Hi all, welcome back to week 2 of FPPFTT :o)
This week, we’re introducing triangles to the mix with a square in square design:
First, head over here and download the pattern.
We’re going to be employing the same techniques as we did in week 1 as far as preparing the templates, so print 3 copies, label each section with the fabric you’ll be using, and cut 1 template right down to get your cutting guide. Remember when labelling that your final block will be the mirror image of what is on the paper:
Using your cutting guide pieces, now cut the fabric, using a 1/2″ seam allowance all round. You’ll notice that I often trim off the end of the points of my triangles, but I still make sure I do so 1/2″ from the point. You don’t have to do this, but it saves a wee bit of fabric :o)
Once cut, I always lay my fabric next to my sewing machine with my template pieces on top like in the photo above. I keep the cutting guides with the fabric to save puzzling over exactly which piece goes where, because often, the more pieces you have, the more relatively similar bits of fabric you’ll end up with – you don’t want to end up being short when you get to your final piece because you grabbed the wrong one earlier!
Now take your base piece and fabric piece 1 as in week 1 and hold it up to a light source so that you can see that piece 1 covers the square 1 completely. Remember that your fabric and paper should be wrong sides together.
Now take your piece 2 and place it right sides together with piece 1, lining up the long base of your triangle with the edge of your square so that your triangle points are overlapping the edges on both sides, which I hope you can just about see below. It is much more important with triangles to get the pieces lined up, because with the angles, when the fabric is pressed back after piecing, you could lose your seam allowance for the next piece if you’ve not been accurate. This is one of the reasons why we add 1/2″ for the seam allowance when cutting, to allow for a little wiggle room!
Pin the pieces in place, so that when you look at the fabric side, it should look something like this:
Now go over to your machine, and stitch along the line between sections 1 and 2. Remember to use a needle for paper, and to shorten your stitch length to between 1.5 and 2 mm.
Fold your paper back along the stitch line, and trim your seam allowance to 1/4″
Then press section 2 open:
Pick up your fabric for section 3, and holding it up to your light source, line it up as for section 2
Pin, and stitch in place. This time, when you come to trim, you’ll see just at the top of the seam allowance, that section 2 is just overlapping. Don’t worry about this, and trim as usual.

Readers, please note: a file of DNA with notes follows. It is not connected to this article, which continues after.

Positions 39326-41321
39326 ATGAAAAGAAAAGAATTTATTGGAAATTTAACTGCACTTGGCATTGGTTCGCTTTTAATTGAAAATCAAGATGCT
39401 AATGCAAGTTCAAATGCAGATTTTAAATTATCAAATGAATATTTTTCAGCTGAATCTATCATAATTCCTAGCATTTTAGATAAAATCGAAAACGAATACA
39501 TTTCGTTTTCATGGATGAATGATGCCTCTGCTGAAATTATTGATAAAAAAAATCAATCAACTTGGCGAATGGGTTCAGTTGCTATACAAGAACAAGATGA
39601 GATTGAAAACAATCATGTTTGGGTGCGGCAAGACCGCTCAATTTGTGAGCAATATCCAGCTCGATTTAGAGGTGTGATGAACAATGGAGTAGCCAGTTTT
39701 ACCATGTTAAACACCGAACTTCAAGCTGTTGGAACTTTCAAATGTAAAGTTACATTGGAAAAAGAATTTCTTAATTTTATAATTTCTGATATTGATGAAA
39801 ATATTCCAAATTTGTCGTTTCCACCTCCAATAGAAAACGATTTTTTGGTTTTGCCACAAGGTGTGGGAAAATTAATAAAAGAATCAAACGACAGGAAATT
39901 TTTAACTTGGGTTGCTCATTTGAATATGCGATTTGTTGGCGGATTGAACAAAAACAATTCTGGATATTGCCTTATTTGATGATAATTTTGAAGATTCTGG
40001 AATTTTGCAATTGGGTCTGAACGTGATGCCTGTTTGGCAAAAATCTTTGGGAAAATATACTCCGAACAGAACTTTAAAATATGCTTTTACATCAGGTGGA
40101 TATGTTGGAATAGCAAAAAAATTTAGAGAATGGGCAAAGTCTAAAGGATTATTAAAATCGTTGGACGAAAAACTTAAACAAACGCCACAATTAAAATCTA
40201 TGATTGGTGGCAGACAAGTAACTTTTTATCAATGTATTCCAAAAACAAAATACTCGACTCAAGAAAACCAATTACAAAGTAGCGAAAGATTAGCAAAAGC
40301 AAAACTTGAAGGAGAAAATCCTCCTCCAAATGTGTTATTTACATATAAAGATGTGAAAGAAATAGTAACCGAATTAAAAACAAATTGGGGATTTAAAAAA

Then press section 3 open:
Keep repeating the last 3 steps until sections 4 and 5 have been added:
Now we’re going to build on this layer with the next round. Pick up your fabric for section 6, and hold it up to the light source. At this point you will notice that your sections 2 and 3 won’t overlap perfectly to give a perfect line up for the bottom of your section 6 triangle, however you should aim to line up parallel with the line drawn on the pattern rather than your existing fabric.
Pin and stitch in place as before. This time, when you come to trim, you’ll also see part of your section 1 fabric just creeping in – again, don’t worry about this, it will all work out fine :o)
Keep adding on your fabrics in the same way all the way round, building up to the edge of the pattern:
As in week 1, trim back your seam allowance to within 1/4″ of the edge of the paper, then remove your paper:
Now stand back and admire :o)
Once you’re done, don’t forget to upload a photo to the Flickr gallery. Apologies for the fact that you initially have to request access to the Flickr group, I’m new to these things, and apparently set an option that required it, and now can’t undo it…
You make this look so easy. But maybe it's time to get brave and try this. (o:
good for you for putting this together! paper-piecing is so tempting, yet so scary. i happen to be going to penny @ sew take a hikes workshop in april and i can't wait to have her show me some of the tricks!
i will be pinning this. it's a great resource!
That makes a lovely block too Katy 🙂
Thank you for the tuts of PP…I have PP before but have never cut out the pieces of the pattern and the fabric before hand. I find this a great tip….
Once your series is done, can you show us how to make some things with these orphan pieces? I'm intrigued.
That's my evening sorted then!
Templates printed out off to rummage through my scrap bag! Another great tutorial, you have made it all so easy I have gone and signed up for the NY Beauty QAL, I may live to regret it!!
I wish I had time for patchwork as well.
I finally made the first block last night. It took me longer to find the fabrics than it did to make the block! I love the way you cut out the template pieces to cut the correct size for each piece. I hope it doesn't take me as long to decide on fabrics for this one. Thanks for these tutorials, I may not be as terrified as I was.
I so love reading your blog – but as to trying this technique – forget it – I am terrified! xx
Excellent tutorial!! Oh … and I love the fabrics.
Mary @ Sea Quilts
Whoah! I'm going backwards through my 1000+ unread blog posts, and I didn't even know you were doing this series! Go, you! 🙂
lovely pineapple looking forward to the next one
When I learned to paper piece, I was taught to backstitch and the beginning and end of a line of stitching. I think this was so the seam would not pull apart when I pulled the paper off. What do you think?
Peacedgoods: I use a very tight stitch of 1.5 and then I do not need to backstitch.
And I love Carol Doak and Foundation Factory paper piecing software. You can create any block in any size. Have you tried them?